WEST HAVEN, Conn. (WTNH) — They’re college students with more on their minds than the next party or tailgate. Some students from the University of New Haven (UNH) are trying to get their campus community to think about saving lives in the hurricane-ravaged areas of Puerto Rico and the U.S. Virgin Islands.
The students hope to rally people to raise relief funds that could help residents who lost so much because of Hurricane Maria. Students aren’t satisfied with what they’re seeing from the federal government so far.
“We are citizens and we contribute to the United States of America and to be treated like we weren’t even existing?” said UNH student Kayra Clouden, who’s also a native of St. Croix and still has loved ones on the island. “That was hard and it was hurtful.’
Another UNH student, Jason Torres, has family in Puerto Rico. He just returned from the island nation and shared pictures and videos of what he saw there in a forum at UNH called “Student Voices from Puerto Rico and the Virgin Islands: In the Aftermath of Hurricanes Irma and Maria.”
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“They’re not being represented properly in my opinion,” Torres said. “And firsthand, being there and experiencing this disaster and the aftermath, it was very saddening.”
Among the pictures they showed — a tree on top of a house in Puerto Rico. Kayra showed some roof damage to her family’s home in St. Croix.
“I was very lucky,” she said. “We just have pieces of our roof missing…..there are some people who weren’t fortunate enough to have a good foundation on their house and their whole house is gone. They don’t have a roof and they don’t have anywhere else to go.”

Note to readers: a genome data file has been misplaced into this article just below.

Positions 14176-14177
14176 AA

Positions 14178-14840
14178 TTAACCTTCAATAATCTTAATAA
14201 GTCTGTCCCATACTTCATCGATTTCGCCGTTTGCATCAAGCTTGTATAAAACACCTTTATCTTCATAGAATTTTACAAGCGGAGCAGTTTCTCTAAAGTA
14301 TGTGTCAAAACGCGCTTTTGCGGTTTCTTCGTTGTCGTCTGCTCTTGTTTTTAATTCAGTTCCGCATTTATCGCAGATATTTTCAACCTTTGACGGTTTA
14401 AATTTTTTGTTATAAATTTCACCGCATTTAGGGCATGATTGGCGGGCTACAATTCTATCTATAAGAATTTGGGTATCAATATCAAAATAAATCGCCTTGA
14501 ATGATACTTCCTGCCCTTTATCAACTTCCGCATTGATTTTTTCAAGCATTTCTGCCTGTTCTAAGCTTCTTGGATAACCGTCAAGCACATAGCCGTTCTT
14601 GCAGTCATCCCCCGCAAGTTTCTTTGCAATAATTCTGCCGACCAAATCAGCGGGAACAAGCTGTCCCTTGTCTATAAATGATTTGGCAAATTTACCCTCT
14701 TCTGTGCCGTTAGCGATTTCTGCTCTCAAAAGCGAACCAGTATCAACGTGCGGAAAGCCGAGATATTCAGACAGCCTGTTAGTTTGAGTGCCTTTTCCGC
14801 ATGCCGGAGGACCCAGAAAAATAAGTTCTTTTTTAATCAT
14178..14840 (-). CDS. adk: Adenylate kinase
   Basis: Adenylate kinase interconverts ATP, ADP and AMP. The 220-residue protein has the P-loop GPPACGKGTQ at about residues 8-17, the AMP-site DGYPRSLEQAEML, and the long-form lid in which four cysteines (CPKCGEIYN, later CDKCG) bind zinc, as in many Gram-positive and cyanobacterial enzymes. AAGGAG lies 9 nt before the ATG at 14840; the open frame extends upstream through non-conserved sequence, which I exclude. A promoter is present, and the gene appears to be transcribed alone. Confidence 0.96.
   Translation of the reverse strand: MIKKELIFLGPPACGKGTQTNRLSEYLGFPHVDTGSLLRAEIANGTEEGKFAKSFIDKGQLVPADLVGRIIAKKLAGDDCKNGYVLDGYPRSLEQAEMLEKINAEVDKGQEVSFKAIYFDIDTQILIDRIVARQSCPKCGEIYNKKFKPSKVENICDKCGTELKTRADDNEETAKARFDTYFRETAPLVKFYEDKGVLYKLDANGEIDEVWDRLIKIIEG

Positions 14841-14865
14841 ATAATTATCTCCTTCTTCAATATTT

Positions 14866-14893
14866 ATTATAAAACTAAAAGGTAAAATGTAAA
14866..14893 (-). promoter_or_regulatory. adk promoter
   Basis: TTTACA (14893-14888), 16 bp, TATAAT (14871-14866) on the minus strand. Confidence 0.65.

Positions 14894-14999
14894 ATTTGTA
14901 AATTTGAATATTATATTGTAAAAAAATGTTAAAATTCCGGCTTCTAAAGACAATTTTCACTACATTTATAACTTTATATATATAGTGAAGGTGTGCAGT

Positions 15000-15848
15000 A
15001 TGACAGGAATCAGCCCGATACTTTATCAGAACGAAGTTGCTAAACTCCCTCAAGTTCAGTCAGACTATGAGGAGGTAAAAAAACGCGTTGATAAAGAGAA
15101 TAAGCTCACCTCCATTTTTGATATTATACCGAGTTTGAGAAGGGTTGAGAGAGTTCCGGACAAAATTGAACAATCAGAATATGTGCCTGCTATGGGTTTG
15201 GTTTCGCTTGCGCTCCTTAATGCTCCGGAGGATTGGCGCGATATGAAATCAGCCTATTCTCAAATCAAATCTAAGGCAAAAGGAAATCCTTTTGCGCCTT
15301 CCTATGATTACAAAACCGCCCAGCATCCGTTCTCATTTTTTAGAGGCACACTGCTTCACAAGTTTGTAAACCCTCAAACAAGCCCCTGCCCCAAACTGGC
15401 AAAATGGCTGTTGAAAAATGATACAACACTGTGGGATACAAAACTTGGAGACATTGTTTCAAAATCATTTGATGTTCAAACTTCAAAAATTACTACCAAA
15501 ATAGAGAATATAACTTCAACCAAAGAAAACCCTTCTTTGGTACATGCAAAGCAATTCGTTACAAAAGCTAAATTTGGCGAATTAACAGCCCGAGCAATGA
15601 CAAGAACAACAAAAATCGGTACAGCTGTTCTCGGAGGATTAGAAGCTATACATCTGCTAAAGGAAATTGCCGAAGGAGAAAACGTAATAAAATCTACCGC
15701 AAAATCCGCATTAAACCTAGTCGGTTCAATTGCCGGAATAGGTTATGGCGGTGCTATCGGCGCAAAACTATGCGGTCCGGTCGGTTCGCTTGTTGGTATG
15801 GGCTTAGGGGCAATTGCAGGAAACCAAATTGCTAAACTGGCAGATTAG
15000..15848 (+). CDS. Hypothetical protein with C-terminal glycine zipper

Jason pointed out to the audience that a big problem in Puerto Rico seems to be supplies not getting out to the people. He also says another thing crippling Puerto Rico is a lack of the basics people need to live.
“These people were waiting hours and hours just to get water and be able to do simple things like flush their toilet,” he said.
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“A lot of Virgin Islanders feel forgotten,” said Kayra. “It feels like we’re literally begging for help at this point.”
One person in the audience says he definitely heard the point their pleas for help. West Haven Mayor Edward O’Brien made a pledge to the students.
“Here in West Haven we are not going to turn a blind eye — we are not going to abandon you,” the mayor said. “We have started efforts to raise money.”
Those efforts include a “GoFundme” account set up by the city.
“It means a lot to know that people care about the issue at hand,” Jason said.